Vice President Pence: Continue to practice good hygiene, wash your hands, avoid touching your face, and wear a mask wherever its indicated.
Male Speaker: COVID-19 is spreading rapidly in Dallas County.
Female Speaker: This pandemic is like an invisible hurricane where all of a sudden, your neighborhood is flooding. Your next-door neighbor's house is underwater, and nobody knows why.
Male Speaker: We were hoping it would turn around by May, but now that everything is going in the wrong direction, it doesn't look like we're going to be over this anytime soon.
Male Speaker: If you were teetering on the brink before it started, then this is the thing that could definitely push you over.
Female Speaker: Look, we've flatten the curve before. Until we stop the bleeding, we will not be in a position to sustainably open. We will not be in a position to move beyond that and move smarter than that.
Male Speaker: I feel if you want to wear masks for your safety as you can. Me personally, I mean, I wouldn't want to choose to, but it's my opinion.
Male Speaker: This is a message specifically for the Governor of Texas and that message is pretty simple. You're leading us to die.
Male Speaker: We need to understand that COVID-19 has taken a very swift and very dangerous turn in Texas.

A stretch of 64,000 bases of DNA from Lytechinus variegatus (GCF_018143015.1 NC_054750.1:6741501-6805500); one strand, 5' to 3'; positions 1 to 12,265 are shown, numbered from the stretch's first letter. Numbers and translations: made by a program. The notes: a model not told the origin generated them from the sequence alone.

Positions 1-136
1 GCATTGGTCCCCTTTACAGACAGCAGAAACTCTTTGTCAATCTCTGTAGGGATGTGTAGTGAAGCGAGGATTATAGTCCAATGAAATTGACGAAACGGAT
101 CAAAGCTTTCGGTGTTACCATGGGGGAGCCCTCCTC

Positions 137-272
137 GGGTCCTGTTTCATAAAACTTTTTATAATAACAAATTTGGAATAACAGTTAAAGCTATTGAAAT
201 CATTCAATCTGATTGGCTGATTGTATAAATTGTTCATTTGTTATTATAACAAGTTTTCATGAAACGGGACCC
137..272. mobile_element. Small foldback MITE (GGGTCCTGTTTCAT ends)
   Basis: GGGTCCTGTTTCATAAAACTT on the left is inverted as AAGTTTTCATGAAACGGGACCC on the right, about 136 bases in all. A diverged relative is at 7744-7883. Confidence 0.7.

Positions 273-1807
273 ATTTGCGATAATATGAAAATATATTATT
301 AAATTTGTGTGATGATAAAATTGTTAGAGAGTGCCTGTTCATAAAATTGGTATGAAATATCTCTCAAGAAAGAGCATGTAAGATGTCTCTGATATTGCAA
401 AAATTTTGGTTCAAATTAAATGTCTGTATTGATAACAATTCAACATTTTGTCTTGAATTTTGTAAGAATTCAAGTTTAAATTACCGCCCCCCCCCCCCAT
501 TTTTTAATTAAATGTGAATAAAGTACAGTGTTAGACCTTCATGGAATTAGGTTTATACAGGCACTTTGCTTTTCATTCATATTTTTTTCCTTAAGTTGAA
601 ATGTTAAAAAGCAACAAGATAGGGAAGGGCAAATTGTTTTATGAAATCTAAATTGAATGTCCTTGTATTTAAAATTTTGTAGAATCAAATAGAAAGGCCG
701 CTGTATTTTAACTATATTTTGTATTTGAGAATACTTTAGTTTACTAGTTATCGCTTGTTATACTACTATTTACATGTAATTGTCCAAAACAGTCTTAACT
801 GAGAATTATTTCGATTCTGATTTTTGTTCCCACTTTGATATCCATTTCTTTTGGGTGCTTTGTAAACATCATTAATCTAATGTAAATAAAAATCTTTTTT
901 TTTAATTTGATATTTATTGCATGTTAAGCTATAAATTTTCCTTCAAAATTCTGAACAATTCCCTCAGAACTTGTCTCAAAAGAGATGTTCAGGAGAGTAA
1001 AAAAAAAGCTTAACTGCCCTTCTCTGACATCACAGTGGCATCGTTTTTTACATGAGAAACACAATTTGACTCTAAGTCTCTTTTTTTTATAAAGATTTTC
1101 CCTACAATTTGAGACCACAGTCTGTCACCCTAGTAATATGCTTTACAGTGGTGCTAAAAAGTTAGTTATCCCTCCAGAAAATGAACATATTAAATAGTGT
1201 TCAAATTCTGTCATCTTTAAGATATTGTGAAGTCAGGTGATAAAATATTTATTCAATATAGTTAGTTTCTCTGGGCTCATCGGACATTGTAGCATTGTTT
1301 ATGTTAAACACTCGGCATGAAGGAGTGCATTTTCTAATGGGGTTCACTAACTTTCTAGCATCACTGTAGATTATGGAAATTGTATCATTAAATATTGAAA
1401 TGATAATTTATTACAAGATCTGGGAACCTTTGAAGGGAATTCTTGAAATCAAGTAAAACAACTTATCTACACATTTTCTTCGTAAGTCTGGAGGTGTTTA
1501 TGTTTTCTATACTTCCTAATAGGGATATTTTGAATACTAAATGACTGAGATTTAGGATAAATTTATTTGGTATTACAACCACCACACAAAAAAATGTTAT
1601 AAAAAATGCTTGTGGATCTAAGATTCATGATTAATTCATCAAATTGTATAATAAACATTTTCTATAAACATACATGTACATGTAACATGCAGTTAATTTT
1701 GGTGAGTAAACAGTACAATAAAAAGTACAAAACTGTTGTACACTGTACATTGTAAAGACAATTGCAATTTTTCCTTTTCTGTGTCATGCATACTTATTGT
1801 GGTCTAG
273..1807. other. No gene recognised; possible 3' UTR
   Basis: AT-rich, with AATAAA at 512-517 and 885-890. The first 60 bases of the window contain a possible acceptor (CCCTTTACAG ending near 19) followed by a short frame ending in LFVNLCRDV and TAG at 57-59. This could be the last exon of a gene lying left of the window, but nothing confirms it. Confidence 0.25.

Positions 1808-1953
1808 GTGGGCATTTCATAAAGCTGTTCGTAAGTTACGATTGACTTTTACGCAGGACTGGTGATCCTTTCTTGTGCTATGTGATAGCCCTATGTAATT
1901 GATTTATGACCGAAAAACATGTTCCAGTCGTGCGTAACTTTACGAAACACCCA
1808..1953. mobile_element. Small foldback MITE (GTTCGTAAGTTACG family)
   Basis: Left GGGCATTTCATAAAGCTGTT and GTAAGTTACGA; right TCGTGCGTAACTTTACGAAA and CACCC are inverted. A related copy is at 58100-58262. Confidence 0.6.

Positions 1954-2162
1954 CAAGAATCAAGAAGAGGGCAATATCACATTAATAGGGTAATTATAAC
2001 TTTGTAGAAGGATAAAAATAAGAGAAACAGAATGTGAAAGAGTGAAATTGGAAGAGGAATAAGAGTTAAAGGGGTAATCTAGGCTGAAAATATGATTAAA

Tanzina Vega: Texas was hurrying to get back to normal, and then new cases of COVID-19 exploded. On Sunday, Texas marked the sixth consecutive day of more than 5,000 daily new cases of the virus in the state. Over the weekend, Texas Governor Greg Abbott announced new restrictions. Bars that had been allowed to reopen in late May were now being forced to close outdoor events are limited to 100 people, and that marks a sharp turn from Abbott's previous rush to reopen, a plan which began back in late April.
Texas isn't the only state reporting a frightening spike in cases. Across the United States, a record number of more than 45,000 new cases of the virus were reported on Saturday alone. We'll be looking at states and communities where COVID-19 is increasing all this week. Today we start in Texas, I'm Tanzina Vega, and this is The Takeaway. We're joined now by Dr. Erin Carlson, associate clinical professor at the University of Texas at Arlington. Doctor, welcome to the show.
Dr. Erin Carlson: Hello, and thank you for inviting me to join you today.
Tanzina: Jeremy Wallace is also with us, a political writer for the Houston Chronicle and The San Antonio Express-News. Jeremy, welcome.
Jeremy Wallace: Thanks for having me.
Tanzina: Dr. Carlson, why are we seeing such a surge in confirmed cases in Texas?
Dr. Carlson: Well, the two factors that come to mind are reopening and our population size. First, we reopened according to economic pressures rather than public health guidance. Now, I'm not an economist, so I can only speak from the public health standpoint. Public health guidelines were to reopen after a 14-day continuous decrease in cases. However, Texas, like many states, did not wait for that two-week decrease in cases to occur. We did not wait for the fire to go out.